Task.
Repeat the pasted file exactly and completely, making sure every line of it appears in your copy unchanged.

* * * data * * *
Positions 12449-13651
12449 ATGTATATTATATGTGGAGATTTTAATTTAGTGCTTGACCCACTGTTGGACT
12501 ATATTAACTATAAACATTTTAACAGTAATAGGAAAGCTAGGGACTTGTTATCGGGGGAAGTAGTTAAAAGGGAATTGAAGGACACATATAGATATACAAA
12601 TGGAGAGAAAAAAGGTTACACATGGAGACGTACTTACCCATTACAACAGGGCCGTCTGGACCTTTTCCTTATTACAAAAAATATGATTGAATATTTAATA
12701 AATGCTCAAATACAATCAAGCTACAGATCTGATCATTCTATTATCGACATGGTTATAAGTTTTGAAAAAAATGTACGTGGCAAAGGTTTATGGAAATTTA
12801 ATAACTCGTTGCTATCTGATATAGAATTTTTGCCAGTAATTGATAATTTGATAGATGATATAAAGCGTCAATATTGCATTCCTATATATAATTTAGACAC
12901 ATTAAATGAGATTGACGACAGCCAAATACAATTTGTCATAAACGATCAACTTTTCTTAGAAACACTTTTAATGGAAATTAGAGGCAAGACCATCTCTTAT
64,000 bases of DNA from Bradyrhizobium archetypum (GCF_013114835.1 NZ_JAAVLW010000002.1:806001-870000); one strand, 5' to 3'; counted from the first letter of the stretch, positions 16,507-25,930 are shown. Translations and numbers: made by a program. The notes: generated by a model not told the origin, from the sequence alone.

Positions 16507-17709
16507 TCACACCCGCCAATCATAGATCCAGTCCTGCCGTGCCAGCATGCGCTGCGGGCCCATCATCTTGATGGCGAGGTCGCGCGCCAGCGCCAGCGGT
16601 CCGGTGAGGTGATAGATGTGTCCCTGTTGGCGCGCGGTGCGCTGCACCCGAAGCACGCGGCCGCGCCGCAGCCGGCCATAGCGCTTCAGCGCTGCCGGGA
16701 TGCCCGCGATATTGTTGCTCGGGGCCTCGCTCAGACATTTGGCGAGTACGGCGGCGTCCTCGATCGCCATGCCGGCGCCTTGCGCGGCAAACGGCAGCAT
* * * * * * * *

Positions 12449-13651
12449 ATGTATATTATATGTGGAGATTTTAATTTAGTGCTTGACCCACTGTTGGACT
12501 ATATTAACTATAAACATTTTAACAGTAATAGGAAAGCTAGGGACTTGTTATCGGGGGAAGTAGTTAAAAGGGAATTGAAGGACACATATAGATATACAAA
12601 TGGAGAGAAAAAAGGTTACACATGGAGACGTACTTACCCATTACAACAGGGCCGTCTGGACCTTTTCCTTATTACAAAAAATATGATTGAATATTTAATA
12701 AATGCTCAAATACAATCAAGCTACAGATCTGATCATTCTATTATCGACATGGTTATAAGTTTTGAAAAAAATGTACGTGGCAAAGGTTTATGGAAATTTA
12801 ATAACTCGTTGCTATCTGATATAGAATTTTTGCCAGTAATTGATAATTTGATAGATGATATAAAGCGTCAATATTGCATTCCTATATATAATTTAGACAC
12901 ATTAAATGAGATTGACGACAGCCAAATACAATTTGTCATAAACGATCAACTTTTCTTAGAAACACTTTTAATGGAAATTAGAGGCAAGACCATCTCTTAT
64,000 bases of DNA from Bradyrhizobium archetypum (GCF_013114835.1 NZ_JAAVLW010000002.1:806001-870000); one strand, 5' to 3'; counted from the first letter of the stretch, positions 16,507-25,930 are shown. Translations and numbers: made by a program. The notes: generated by a model not told the origin, from the sequence alone.

Positions 16507-17709
16507 TCACACCCGCCAATCATAGATCCAGTCCTGCCGTGCCAGCATGCGCTGCGGGCCCATCATCTTGATGGCGAGGTCGCGCGCCAGCGCCAGCGGT
16601 CCGGTGAGGTGATAGATGTGTCCCTGTTGGCGCGCGGTGCGCTGCACCCGAAGCACGCGGCCGCGCCGCAGCCGGCCATAGCGCTTCAGCGCTGCCGGGA
16701 TGCCCGCGATATTGTTGCTCGGGGCCTCGCTCAGACATTTGGCGAGTACGGCGGCGTCCTCGATCGCCATGCCGGCGCCTTGCGCGGCAAACGGCAGCAT